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How to create a detonation!

Discussion in 'Shooting Related Threads' started by pyrdek, Apr 1, 2009.

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  1. pyrdek

    pyrdek Well-Known Member

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    For anyone old enough to remember, this was shown on the OLD TV show Mr. Wizard. That was back when I was a kid in the 50's. It was my favorite show. He would have two kids, a boy and a girl anf for half an hour he would show them and have them perform experiments that could be done with things found around the house. I even remember doing this particular thing at home. It does indeed work.

    Nowadays, with all the lawyers and people afraid of damn near everything, no network or cable channel would even consider such a show. It also explains why so much of today's TV is so dumbed down that it is not even worth watching.
     
  2. bigbore613

    bigbore613 Active Member

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    Our local Fire dept way back ,did a demo dust explosion,Detonation using a 16" dollhouse with repaceable windows of iesenglass. A thimble full of talcum powder was dropped in the chimney and cork stuck in then a spark plug was energized inside to blow all the windows out. A Big hit with us kids! Jeff
     
  3. School Teacher

    School Teacher Well-Known Member

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    My understanding is that Dr. Rudolph Diesel first experimented with powdered coal dust as a fuel for his “Rational Heat” engine or “Diesel” engine as it has become known. The key feature of his engine was compression ignition which ignites the fuel as the internal temperature of cylinder increases as the fuel/air mixture increases to a flash point.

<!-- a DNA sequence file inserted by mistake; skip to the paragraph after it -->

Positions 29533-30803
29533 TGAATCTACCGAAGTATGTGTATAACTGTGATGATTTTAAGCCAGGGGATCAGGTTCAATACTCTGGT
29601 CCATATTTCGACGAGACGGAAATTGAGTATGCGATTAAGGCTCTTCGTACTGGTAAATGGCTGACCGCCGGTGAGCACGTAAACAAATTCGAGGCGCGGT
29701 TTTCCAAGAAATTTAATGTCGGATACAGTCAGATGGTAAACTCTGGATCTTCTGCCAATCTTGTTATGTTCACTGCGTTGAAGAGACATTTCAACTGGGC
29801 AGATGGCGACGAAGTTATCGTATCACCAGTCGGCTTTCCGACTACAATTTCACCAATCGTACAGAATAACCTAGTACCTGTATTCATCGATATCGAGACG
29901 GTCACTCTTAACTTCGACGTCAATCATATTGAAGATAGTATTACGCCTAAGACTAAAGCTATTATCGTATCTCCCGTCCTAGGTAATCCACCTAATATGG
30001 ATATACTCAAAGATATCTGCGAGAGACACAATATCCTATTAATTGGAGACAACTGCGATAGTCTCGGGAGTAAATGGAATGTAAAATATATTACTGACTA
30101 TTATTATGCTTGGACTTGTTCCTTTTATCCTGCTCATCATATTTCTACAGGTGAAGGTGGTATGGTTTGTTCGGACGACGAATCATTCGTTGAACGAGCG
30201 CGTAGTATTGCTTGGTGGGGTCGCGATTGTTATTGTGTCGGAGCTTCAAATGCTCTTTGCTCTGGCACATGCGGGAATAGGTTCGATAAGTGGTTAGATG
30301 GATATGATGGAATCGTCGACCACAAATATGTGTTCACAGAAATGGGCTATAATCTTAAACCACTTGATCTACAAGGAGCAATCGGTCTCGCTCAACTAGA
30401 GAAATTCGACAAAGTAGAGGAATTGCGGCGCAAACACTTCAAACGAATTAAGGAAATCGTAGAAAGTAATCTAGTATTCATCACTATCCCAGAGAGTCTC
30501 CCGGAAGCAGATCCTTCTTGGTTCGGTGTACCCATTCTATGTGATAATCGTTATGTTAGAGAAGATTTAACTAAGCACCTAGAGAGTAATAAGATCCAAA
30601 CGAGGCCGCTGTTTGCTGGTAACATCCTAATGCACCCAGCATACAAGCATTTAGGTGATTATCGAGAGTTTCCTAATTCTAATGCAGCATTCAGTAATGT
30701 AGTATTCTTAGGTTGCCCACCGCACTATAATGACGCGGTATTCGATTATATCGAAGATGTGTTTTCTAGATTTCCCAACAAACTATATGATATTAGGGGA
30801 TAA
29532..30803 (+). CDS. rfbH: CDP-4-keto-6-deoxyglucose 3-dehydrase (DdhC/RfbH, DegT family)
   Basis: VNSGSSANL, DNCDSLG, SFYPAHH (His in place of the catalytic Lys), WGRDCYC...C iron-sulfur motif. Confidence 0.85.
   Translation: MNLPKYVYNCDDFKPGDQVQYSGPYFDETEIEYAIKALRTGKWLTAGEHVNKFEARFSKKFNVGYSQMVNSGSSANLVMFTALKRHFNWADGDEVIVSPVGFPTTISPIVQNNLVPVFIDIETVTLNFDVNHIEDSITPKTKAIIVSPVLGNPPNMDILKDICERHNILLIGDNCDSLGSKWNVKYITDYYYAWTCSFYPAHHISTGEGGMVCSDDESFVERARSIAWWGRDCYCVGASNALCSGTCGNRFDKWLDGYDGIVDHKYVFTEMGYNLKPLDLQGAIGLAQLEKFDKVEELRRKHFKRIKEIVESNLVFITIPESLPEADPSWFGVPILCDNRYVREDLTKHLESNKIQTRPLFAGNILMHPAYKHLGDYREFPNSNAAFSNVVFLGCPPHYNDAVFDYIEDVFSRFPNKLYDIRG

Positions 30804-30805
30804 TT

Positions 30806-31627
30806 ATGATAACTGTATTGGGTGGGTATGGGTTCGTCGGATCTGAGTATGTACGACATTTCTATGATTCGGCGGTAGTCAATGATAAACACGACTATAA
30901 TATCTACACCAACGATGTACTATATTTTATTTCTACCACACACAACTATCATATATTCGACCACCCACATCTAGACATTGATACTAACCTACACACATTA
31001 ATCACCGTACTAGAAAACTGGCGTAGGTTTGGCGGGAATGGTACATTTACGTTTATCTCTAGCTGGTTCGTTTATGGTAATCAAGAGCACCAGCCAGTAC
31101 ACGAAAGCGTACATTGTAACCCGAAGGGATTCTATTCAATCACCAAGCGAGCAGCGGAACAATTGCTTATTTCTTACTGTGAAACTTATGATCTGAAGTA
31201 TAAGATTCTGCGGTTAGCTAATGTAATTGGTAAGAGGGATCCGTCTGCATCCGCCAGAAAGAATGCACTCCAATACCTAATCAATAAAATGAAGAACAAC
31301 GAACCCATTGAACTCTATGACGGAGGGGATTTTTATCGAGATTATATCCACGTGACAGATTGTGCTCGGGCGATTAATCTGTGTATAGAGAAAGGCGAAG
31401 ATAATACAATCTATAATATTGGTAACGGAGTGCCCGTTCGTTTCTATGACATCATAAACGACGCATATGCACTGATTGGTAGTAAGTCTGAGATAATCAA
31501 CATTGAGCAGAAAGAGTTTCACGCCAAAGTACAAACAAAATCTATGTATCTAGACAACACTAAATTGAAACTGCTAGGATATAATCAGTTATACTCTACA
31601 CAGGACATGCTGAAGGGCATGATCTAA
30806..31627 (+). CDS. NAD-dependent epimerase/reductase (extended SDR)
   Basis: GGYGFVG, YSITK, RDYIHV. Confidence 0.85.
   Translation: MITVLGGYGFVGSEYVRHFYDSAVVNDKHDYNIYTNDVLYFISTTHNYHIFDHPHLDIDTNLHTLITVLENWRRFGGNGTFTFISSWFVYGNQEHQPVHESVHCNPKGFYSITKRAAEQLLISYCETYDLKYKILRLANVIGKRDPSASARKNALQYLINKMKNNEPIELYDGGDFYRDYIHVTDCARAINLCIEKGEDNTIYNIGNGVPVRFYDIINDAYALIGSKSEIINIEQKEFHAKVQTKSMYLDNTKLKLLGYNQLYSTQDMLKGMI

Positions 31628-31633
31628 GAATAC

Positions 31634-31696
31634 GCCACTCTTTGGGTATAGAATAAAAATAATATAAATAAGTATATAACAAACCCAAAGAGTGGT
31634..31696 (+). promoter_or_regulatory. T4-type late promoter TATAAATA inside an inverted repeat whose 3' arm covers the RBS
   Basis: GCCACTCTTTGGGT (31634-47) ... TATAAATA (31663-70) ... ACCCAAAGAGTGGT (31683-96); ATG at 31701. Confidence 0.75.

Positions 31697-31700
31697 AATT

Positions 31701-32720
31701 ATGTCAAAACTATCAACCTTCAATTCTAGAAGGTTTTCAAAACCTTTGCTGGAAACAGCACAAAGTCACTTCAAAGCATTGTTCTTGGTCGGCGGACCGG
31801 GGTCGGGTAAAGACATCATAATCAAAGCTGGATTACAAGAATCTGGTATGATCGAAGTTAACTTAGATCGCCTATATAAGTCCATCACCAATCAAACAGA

Compression ignition requires a much higher compression ratio, in the order of 20:1, than an Otto cycle (gasoline) engine which uses a spark plug and had a compression ratio around 8:1 in 1900.


    Dr. Diesel was unable to make powdered coal dust work as the coal dust explosions were occasionally so violent that they disabled the engine. He then switched to a light oil mixture that today bears his name.


    Dust explosions have destroyed grain silos, buildings and have been theorized as to the cause of the sinking of the US Battleship Maine which started the Spanish-American war.


    Mr. Wizard was one of my favorite television shows.

    Today, Bill Nye the Science Guy is the modern day Mr. Wizard.

    From the Wikipedia: In 1992–1993, Bill appeared in the live-action educational segments of Back to the Future: The Animated Series with a non-speaking role as an assistant to Dr. Emmett Brown, played by Christopher Lloyd, where he would demonstrate science with Lloyd's voice-over.

    This national popularity led to Nye hosting the educational television program Bill Nye the Science Guy from 1993 to 1997. Each of the 100 episodes aimed to teach a specific topic in science to a preteen audience, yet it garnered a wide adult audience as well. The show was somewhat popular as a school resource and is still used to this day. He has written several books as The Science Guy. In addition to hosting the show, he was also a writer and producer for it.

    I have used the Bill Nye videos in the classroom. Many kids today enjoy watching experiments the way we enjoyed Mr. Wizard many years ago. Watching an experiment IMO makes a deeper impression on a student's mind than simply reading about it. The Bill Nye videos also have a modern upbeat sound track that the kids like.


    Ed Ward
     
  4. jhoward

    jhoward Member

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    If you wish to see this on a grand scale, watch the video below...

    http://www.youtube.com/watch?v=yRw4ZRqmxOc
     
  5. jhoward

    jhoward Member

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    That is the link I posted above :)
     
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